Q: CloudPassage is a major part of the @awscloud partner ecosystem; is it integrated in the AWS environment?
A: CloudPassage is proud to be part of the AWS partner ecosystem and strive to meet the needs of AWS customers. Halo is also agnostic to cloud platforms, and is therefore not integrated directly into any cloud vendor’s technologies. Halo has been successfully integrated into AWS environments using the Halo REST API, however, for customers who want tighter integration (e.g. automatically spinning up a pristine server using AWS if Halo detects a server integrity failure).

Q: How data encryption is managed via CloudPassage? Which encryption techniques are used?
A: Please see

Q: Do quarantined machines stay in an active state or are they shut down?
A: Quarantined systems stay can in an active state or be shut down. Through a Halo API call, Halo can move the server into a quarantine group which will implement extremely restricted inbound and outbound firewall rules (e.g. preventing data egress, outbound botnet communication, further inbound access). The quarantine group policy can also enforce multi-factor authentication with GhostPorts prior to allowing access to the server, e.g. to restrict access to  investigators. The quarantine group can also be configured with a “data collection” configuration scanning policy set to collect detailed information about the server. This allows for initial examination of the server state in the Halo environment before even needing to log into the quarantined server.

Q: Not sure if you’re familiar with Zabbix, but in terms of weight, is the Halo agent similar?
A: I’m not familiar with Zabbix, but some of the traits that set Halo apart from most of the other available solutions:

  •  The Halo Daemon is very lightweight (less than 6 MB in memory).
  • Highly secure agent, including all data encrypted on disk and in transmission with no key materials in the clear.
  • Processing of data is done on our grid, not on your servers, thus dramatically reducing performance impact.
  • Halo is purpose built for the cloud. Install the daemon on your gold standard master and Halo will detect when clones are created and implement the same protections configured for the master.
  • Halo uses an asynchronous messaging architecture that requires no inbound socket connections for server monitoring or management. This means you do not have to expose your server to additional remote-attack risk for the sake of a management console needing to communicate into agents.

Q: Where does the Halo Grid run at? AWS?
A: CloudPassage operates multiple Halo Grids in multiple cloud environments, including in AWS EC2.

Q: Can you expand on your comment about new PCI requirements being released in a few weeks? The next version of PCI is not scheduled for release until October.
A: What will be released in a few weeks is the PCI cloud SIG guidance on implementing PCI DSS in the cloud (both public and private). It was originally supposed to be released in September 2012, but has been pushed back a number of times. The February release date seems firm based on our work with the PCI organization, but could move again.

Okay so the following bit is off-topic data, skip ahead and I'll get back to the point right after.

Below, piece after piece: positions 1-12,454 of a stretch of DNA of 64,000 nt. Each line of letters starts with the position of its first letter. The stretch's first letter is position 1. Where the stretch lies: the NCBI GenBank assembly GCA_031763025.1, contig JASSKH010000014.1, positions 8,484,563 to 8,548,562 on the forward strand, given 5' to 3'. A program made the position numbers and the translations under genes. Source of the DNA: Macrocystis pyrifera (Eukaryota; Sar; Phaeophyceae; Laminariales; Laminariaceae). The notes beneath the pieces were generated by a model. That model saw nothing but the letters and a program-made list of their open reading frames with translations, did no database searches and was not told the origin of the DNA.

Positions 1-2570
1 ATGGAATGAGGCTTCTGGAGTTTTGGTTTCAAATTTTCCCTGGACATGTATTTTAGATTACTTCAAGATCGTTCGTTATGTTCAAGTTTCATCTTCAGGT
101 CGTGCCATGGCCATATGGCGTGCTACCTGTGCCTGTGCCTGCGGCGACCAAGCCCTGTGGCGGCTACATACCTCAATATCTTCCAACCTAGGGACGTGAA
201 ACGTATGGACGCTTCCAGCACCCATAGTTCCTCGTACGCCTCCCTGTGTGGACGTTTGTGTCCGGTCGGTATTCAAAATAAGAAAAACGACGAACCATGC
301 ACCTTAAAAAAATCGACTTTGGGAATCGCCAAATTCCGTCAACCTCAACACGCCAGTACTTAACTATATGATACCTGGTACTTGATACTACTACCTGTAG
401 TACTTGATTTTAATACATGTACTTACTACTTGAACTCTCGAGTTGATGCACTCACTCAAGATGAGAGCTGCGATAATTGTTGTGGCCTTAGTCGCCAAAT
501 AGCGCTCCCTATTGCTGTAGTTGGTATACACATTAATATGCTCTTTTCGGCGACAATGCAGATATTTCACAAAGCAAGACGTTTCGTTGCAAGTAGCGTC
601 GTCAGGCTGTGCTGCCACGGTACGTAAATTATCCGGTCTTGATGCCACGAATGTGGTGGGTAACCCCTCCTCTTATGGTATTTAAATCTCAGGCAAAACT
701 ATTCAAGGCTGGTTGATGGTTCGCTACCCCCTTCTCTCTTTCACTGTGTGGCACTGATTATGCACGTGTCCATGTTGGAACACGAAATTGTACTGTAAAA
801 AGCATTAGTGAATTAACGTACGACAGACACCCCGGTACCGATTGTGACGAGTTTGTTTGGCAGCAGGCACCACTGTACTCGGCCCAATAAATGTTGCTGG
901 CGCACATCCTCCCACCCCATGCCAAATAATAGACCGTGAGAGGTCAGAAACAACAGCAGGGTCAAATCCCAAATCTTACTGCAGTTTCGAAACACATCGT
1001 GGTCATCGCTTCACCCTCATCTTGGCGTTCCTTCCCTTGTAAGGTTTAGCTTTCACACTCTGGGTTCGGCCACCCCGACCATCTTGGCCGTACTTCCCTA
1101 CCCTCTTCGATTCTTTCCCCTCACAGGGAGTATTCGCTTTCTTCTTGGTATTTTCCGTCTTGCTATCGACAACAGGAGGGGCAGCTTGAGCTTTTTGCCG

Q: What are some common pitfalls overlooked when an organization is moving to PCI-DSS cloud setup?
A: Arguably one of the biggest is employing a QSA firm that has no experience in cloud attestations. You could end up paying them to learn from your environment, and thus have a knowledge curve to deal with. in addition, you will not be able to achieve PCI compliance if your cloud provider cannot do their part. Organizations need to investigate the capabilities and attestations of their cloud service providers to ensure they’re not in for any surprises at audit time.

Q: All API endpoints protected by SSL – can you expand on that point. does this mean that intercommunication between endpoints occurs over SSL?
A: All API communications use HTTPS, so they are protected by SSL or TLS. Further, the communication must use a valid OAuth 2 session. The Halo Daemons also utilize HTTPS/TLS for all communications with the Halo Grid. The Halo Portal can also only be accessed via HTTPS.

Q: When a new server is brought online in AWS how long does it typically take for Halo to setup the security on the new server?
A: Assuming that policies have already been configured, etc. the Halo Daemon immediately implements the last know policies at boot-time, typically before the networking stack has activated. It takes the Halo Daemon between 10 and 60 seconds to retrieve and apply the latest policies from the time that connectivity to the Halo Grid is established.

Q: Can I ask about firewalls and IPS options… How to get similar functions since AWS does not provide logs from security groups.
A: Getting logs from a firewall is one of the reasons for implementing host-based firewalls. With host-based firewalls, you can point logs to anywhere you want to: a syslog server, Splunk, or whatever it is you’re using for SIEM.
Traditional NIDS that operates by reassembling and inspecting network packets is not tenable in the cloud. IPS that relies on NIDS by extension is not easily operable, if operable at all. IPS that uses traffic inspection in a proxy-like model, for example a web-application firewall, can provide effective IPS for the application layer.
For IDS / IPS at the operating system and stack levels, a host-based approach is typically used. Monitoring the server for unusual states, behaviors and/or events using tools like Halo (often combined with SIEM solutions like Splunk or Sumo Logic) are very effective. The Halo API can be used to affect IPS by allowing real-time changes, e.g. firewall rules to block offending external traffic or disabling a system account.

Answered by Philip Stehlik (Taulia)
Q: Does Taulia have a hybrid cloud or is it fully based on AWS?
A: We’re running on AWS in multiple regions.

Thanks again to everyone who participated in the webinar. If you have any questions concerning PCI DSS compliance in the cloud, please email